This is adapted from the "Habanero Gold" recipe, which can be found in the Ball Blue Book of Preserving. I use fewer habaneros, as I grow my own and they are extremely hot, much hotter than those you would find in a grocery store, and it also omits the onion found in the "Habanero Gold" recipe.
Use this as you would use any pepper jelly - over cream cheese, with other cheeses, as a glaze for chicken or other meats.
Since this jelly does not have onion or garlic in it, it also makes a nice, spicy PB&J.
I like to use a food processor to mince the apricots and peppers, because it does a nice job of getting them small enough, but doesn't turn them into mush. Finely mincing the apricots and peppers allows them to stay suspended throughout the jelly, instead of floating to the top of the jar.
You could also use a blender, but if you are not careful the apricots and peppers could get too mushed up and turn into a puree. The idea of this jelly is to have nice small bits of apricot and pepper suspended throughout the jelly.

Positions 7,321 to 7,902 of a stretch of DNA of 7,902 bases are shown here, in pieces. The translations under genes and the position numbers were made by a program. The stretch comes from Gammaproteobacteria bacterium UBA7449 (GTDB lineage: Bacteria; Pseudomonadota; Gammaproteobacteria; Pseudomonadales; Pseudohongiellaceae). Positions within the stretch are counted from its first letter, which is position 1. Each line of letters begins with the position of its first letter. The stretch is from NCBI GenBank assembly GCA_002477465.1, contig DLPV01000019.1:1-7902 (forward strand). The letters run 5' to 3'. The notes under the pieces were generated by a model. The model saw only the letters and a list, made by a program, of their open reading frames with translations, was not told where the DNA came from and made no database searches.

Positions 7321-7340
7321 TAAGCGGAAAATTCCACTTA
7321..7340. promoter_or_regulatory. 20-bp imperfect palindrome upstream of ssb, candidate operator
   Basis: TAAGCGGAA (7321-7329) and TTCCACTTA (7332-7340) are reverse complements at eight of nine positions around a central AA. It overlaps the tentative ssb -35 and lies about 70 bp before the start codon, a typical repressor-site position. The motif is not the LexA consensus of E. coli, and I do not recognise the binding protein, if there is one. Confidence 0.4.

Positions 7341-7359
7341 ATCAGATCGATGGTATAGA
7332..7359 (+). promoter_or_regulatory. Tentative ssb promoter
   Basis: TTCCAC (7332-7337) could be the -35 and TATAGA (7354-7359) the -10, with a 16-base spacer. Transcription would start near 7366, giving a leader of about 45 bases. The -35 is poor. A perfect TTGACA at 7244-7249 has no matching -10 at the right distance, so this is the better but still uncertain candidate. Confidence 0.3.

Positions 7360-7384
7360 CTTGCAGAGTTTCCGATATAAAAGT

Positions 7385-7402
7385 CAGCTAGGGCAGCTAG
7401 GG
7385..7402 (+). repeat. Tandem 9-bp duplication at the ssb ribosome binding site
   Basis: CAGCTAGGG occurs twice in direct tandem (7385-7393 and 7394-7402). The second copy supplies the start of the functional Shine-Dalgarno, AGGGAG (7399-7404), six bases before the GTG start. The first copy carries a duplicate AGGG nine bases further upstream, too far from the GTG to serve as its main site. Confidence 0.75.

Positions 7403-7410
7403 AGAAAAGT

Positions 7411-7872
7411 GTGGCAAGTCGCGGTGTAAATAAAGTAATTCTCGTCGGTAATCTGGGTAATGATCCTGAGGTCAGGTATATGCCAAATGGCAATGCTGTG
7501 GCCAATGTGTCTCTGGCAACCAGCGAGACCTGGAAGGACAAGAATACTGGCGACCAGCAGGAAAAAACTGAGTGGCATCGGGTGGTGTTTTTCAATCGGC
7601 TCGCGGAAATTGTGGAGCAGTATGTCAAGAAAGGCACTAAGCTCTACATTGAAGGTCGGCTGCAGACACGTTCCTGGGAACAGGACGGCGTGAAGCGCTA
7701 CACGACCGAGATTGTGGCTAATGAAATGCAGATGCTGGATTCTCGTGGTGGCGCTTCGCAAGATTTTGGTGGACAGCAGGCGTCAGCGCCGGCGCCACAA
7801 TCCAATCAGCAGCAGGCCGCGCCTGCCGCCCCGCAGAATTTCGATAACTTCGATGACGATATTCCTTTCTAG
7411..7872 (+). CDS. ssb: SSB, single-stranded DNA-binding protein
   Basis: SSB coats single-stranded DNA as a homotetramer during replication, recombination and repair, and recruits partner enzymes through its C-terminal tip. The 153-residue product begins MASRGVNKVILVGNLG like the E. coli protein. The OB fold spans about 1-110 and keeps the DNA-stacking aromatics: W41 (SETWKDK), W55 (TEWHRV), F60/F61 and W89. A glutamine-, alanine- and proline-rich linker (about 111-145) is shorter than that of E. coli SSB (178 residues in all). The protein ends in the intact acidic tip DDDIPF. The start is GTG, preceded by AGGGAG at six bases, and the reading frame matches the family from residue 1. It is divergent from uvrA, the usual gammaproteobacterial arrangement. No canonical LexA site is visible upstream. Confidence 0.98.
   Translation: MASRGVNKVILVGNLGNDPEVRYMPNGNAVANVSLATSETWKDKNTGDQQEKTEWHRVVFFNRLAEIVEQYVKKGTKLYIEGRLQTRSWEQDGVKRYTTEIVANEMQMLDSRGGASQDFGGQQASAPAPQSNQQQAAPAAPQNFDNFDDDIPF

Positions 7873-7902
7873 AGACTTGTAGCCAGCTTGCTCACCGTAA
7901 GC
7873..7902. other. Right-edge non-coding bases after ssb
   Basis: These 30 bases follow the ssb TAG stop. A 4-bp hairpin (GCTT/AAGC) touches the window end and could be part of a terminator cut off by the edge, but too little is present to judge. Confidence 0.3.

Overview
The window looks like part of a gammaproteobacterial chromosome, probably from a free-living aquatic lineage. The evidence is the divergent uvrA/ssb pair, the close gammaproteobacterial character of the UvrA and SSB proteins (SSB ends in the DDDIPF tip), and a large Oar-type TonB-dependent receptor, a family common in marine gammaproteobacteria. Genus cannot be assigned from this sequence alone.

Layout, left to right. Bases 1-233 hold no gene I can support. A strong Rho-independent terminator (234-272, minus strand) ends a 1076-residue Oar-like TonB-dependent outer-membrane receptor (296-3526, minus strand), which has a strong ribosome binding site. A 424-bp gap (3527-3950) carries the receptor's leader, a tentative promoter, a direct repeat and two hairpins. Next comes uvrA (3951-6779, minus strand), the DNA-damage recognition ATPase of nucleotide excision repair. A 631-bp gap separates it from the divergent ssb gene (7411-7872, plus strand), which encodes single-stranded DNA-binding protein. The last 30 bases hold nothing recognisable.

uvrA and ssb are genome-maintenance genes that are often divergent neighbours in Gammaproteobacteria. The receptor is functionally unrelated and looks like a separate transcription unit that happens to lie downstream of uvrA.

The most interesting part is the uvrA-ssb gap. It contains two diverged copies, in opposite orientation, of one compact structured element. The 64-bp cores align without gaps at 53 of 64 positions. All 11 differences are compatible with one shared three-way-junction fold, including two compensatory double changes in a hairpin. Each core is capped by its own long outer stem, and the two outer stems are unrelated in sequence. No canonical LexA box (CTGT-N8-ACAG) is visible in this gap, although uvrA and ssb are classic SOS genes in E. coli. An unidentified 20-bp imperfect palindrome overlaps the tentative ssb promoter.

A note on pectin amount: I use one 3 ounce packet of Certo liquid pectin, which results in a nice soft jelly - it is set, but if you shake the jar the jelly will wiggle a little. If you want a really firm jelly, like the kind you would buy in a store, use two 3 ounce packets of Certo. Some people like a really loose, almost pourable jelly to use over cream cheese, brie, or to use as a thick dipping sauce - if this is what you're after, use just half of a 3 ounce packet of Certo.
Use a large stainless steel stock pot to make this - twice as large as what you'd think you would need. When the mixture reaches a full boil, it more than doubles in size, and if your pot is too small you will have a big, sugary mess to clean up off your stovetop. Always wear rubber gloves when working with hot peppers.
The "5 hours" prep time includes the time needed to soak the apricots in the vinegar.